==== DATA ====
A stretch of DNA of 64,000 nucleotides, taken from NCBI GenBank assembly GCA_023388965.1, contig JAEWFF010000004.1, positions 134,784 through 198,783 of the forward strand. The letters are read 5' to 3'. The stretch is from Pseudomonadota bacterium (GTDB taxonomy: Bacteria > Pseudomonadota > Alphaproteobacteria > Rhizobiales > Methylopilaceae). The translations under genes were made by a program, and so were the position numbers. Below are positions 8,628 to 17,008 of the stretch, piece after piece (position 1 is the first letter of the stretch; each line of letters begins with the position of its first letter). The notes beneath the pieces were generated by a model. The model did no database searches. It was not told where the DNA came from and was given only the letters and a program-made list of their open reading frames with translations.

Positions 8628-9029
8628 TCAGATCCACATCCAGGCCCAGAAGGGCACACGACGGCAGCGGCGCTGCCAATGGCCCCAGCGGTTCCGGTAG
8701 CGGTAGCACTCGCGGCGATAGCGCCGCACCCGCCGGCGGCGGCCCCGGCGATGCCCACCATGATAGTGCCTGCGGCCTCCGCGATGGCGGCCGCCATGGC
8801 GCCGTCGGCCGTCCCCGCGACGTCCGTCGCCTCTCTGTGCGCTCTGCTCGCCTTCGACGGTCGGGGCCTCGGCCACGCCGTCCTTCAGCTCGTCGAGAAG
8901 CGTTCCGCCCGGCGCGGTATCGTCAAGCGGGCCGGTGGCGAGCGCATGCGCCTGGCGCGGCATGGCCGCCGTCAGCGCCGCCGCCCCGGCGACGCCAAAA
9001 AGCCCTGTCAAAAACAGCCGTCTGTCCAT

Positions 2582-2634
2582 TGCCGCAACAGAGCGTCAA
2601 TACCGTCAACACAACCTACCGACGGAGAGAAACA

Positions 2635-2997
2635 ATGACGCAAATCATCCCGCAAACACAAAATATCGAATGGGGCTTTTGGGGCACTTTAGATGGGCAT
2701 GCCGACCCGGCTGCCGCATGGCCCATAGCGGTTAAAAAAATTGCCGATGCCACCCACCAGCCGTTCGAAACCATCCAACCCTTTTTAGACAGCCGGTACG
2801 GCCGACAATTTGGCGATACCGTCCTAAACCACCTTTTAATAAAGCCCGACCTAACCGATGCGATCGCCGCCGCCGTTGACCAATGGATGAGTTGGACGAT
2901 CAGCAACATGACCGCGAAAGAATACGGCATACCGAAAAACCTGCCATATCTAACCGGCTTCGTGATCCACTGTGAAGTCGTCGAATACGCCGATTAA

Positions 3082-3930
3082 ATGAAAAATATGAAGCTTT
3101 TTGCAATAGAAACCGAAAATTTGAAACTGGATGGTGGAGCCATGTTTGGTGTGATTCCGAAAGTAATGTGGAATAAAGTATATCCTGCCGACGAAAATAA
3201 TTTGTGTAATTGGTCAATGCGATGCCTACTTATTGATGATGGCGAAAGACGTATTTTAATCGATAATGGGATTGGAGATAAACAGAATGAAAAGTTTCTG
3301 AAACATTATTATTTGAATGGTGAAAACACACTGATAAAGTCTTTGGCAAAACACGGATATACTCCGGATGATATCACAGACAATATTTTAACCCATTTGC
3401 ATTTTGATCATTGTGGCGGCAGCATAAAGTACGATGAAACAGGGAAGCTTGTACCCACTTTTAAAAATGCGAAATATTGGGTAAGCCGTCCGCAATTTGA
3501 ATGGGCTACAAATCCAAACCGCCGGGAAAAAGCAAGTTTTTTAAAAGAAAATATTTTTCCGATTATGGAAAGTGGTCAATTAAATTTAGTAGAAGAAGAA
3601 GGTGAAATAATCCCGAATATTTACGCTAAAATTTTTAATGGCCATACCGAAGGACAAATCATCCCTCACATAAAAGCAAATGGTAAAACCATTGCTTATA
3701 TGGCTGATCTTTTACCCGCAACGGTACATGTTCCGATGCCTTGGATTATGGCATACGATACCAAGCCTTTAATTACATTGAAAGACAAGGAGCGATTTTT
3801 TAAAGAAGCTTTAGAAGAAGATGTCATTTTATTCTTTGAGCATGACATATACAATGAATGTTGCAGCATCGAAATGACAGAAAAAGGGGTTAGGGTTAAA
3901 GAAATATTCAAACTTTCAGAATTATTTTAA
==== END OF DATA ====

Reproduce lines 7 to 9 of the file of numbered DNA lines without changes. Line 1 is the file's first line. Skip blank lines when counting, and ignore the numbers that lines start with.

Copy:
9001 AGCCCTGTCAAAAACAGCCGTCTGTCCAT

Positions 2582-2634
2582 TGCCGCAACAGAGCGTCAA